Sunday, October 12, 2008

"The Roses of Heliogabalus" and inspiration through painting.

“The Roses of Heliogabalus” (1)

Let me paint flowers and men, some death and joy.
No! Let me listen to soft music and write about it.

I also want to see my naked eyes, without colours,
without eyelashes that float and envelop me;
I want to see men running to save themselves, and then... to sleep.

Let me feel a smile for what they say about you,
and see those flowers that they say you let drop from heaven.

I want to see your painters and poets,
I want to listen to those narrators that don’t know how to sing.

I want to see kerchiefs and roses!

...millions of roses falling.

Let me see your flowers, your men and your stories,
and so I can inspire myself on death and the past.

Let me see your painting coloured in shades of red,
and of pink and violet,
then lick your dirty hands,
then lick your mind too,

... is that possible?

I have eyes no more, don’t be afraid,
I will only be able to hear your sketching,
I will only feel your breath while painting.

I want to write some more, but my hands become tense!

Without you,
... I walk like a handicap on the passage to the mythical world.

So let me stay here, since I don’t harm,
I only want to see what I cannot see without you


About half a year ago the modern art museum of Beijing hosted an exhibition of the collection of Pérez Simón: “Masterpieces of the 19th Century European Paintings at the Pérez Simón Collection”. It was the first time I was going to look at, with some awareness, some of the originals of the most famous paintings by the so called pre-raphaelites and classical victorian artists. Tales, novels, simple stories and myths, cinema itself, legends from old Europe, all of them gathering before me as images. The experience of the exhibition became a feast of figures, colours and textures, and I was overwhelmed by the beauty and finesse of the paintings and the stories flowing from them.

Walking along the exhibition I remembered some words my teacher, a writer as well as a painter, once said to me about those victorian painters: that they were immensely famous in their time and Oscar Wilde (who was an art critic as well) dedicated whole pages to them, but once the impressionists made their appearance, they all disappeared from the map. I didn’t know what to think, I love impressionists and I simply could not compare; what I saw now, in those forgotten artists of the 19th century, was completely different; I was discovering a new world, a world that inspired me to action, theatrical action.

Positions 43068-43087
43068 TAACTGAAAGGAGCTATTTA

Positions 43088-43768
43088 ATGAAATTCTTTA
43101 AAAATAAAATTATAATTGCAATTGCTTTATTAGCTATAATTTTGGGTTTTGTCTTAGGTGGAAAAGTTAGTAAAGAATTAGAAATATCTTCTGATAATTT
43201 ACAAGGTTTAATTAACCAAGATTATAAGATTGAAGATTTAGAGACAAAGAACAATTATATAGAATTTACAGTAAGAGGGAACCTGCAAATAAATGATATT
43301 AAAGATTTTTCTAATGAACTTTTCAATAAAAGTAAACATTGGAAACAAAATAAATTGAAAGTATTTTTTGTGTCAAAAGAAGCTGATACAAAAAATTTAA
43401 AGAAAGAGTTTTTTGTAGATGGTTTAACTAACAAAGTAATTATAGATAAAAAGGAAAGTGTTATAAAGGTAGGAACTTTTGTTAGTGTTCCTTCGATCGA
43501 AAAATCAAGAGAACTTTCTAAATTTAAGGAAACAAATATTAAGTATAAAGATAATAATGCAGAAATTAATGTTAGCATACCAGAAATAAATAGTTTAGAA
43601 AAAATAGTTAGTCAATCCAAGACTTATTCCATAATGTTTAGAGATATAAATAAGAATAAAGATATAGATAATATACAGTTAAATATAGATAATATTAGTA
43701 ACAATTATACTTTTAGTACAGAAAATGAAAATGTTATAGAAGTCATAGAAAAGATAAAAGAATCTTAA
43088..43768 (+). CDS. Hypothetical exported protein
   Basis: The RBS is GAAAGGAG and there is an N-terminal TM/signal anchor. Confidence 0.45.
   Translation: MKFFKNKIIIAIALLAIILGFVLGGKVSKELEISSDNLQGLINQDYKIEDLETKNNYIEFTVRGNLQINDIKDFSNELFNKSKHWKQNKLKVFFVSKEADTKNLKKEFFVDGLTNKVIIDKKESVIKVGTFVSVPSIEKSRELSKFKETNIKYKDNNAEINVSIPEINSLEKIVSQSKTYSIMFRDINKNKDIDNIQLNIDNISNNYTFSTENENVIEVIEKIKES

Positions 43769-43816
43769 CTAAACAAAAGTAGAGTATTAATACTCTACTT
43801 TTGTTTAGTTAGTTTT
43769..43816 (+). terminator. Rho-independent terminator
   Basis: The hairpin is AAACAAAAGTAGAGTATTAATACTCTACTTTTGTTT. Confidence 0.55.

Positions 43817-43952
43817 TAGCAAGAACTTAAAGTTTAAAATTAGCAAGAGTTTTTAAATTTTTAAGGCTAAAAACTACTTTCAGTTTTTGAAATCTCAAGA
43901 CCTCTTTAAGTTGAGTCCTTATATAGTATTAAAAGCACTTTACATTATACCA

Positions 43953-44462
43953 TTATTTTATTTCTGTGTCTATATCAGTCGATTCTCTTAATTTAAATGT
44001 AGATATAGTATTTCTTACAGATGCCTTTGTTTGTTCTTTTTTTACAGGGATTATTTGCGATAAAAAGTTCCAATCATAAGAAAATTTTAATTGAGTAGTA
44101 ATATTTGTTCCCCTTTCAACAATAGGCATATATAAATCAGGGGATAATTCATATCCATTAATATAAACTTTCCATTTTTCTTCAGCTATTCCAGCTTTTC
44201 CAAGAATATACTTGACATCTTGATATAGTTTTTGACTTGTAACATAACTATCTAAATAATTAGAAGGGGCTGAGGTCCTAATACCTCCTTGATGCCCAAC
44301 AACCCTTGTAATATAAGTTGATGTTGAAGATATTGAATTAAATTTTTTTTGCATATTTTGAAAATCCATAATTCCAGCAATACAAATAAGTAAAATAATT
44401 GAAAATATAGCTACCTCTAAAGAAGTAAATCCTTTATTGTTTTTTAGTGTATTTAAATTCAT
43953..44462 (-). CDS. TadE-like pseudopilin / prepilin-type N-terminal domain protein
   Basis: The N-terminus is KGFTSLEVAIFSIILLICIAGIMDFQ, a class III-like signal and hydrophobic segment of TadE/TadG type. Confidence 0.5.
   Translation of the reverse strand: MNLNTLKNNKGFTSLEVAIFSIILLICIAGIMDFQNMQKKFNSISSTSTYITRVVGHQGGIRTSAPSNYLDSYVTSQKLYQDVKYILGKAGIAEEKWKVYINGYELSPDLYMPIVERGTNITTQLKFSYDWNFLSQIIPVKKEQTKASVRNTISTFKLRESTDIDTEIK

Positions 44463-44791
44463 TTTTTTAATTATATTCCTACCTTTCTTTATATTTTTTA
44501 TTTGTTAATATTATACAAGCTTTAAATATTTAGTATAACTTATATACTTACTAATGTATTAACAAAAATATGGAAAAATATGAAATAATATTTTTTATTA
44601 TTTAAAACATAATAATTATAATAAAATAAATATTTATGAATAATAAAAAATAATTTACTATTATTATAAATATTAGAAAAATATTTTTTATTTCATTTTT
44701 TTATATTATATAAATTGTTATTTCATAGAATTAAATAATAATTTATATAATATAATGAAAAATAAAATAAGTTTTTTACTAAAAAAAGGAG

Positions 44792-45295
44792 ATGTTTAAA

Lovers of history and detail, the victorian painters of the 19th century were closer to photography and the soon-to-come cinema than to the theatre of their time (in fact, what they were close to was to literature and the myth that derived from it); their epic was atmospheric, their action was dream-like. In their paintings what is shown is the before or the after, not the decisive moment; the massacre doesn’t take place, it’s the road leading to it that is important, it’s the preparatory action to the brutal action, as if Chekhov had wanted (and he did it) to write a poem about a scene taking place before his most dramatic scene...

That’s why I enjoyed it so much, because, being a stage-oriented person, I could still perceive the dramatic action in unbearably beautiful surroundings, in this case in a delayed dramatic action, submerged in silence, a most beautiful subtle action.

“The Roses of Heliogabalus” was etched unto my mind, I’ve dreamt about it and I’ve woken up many mornings looking at it and trying to write a play thanks to the inspiration it’s left me; flowers that kill the guests, tragedy in an empire, passions and indulgence. Petals, soft gestures, music and incredibly beautiful textures (2)... Some scenes have surfaced, still few, but it doesn’t matter, something more complete will arrive when the time comes.

For the time being, a poem is what came from it, and is now my best memory and my best way of sharing.

(1) Translation by Tadeo Berjón. The original is in Spanish:

Déjame pintar flores y hombres, un poco de muerte y de gozo.
¡No!, déjame escuchar música suave y escribir sobre ella.

Quiero también ver mis ojos desnudos, sin colores,
sin pestañas que floten y me envuelvan;
quiero ver hombres corriendo para salvarse, y después... dormir.

Déjame sentir una sonrisa por lo que cuentan de ti,
y ver esas flores que dicen dejas caer del cielo.

Quiero ver a tus pintores y poetas,

quiero escuchar a esos narradores que no saben cantar.

¡Quiero ver pañuelos y rosas!

... millones de rosas que caen.

Déjame ver tus flores, tus hombres y tus historias,

y así inspirarme en la muerte y en el pasado.

Déjame ver tu cuadro pintado en rojos,
y en rosas y en violetas,

entonces lamer tus manos sucias,

entonces lamer tu mente también,

... ¿es posible?

Ya no tengo ojos, no temas,
sólo podré escuchar tus trazos,
sólo sentiré tu aliento al pintar.

Quiero escribir un poco más pero, ¡mis manos se tensan!

Sin ti,
... camino como un lisiado en el pasaje al mundo mítico.

Por eso déjame estar aquí, que no hago daño,

que sólo quiero ver lo que no puedo ver sin ti.

Contrary to many other paintings where photography improves on the colours or dimensions of the original painting, in this case, the original of “The Roses of Heliogabalus” is truely impressive. Take the photograph I’m publishing as a simple visual reference point.

No comments:

Post a Comment

If you are interested in using any text, image or video from this Blog, please contact the author writing your e-mail and information in comments. (comments are private)
Gustavo Thomas. Get yours at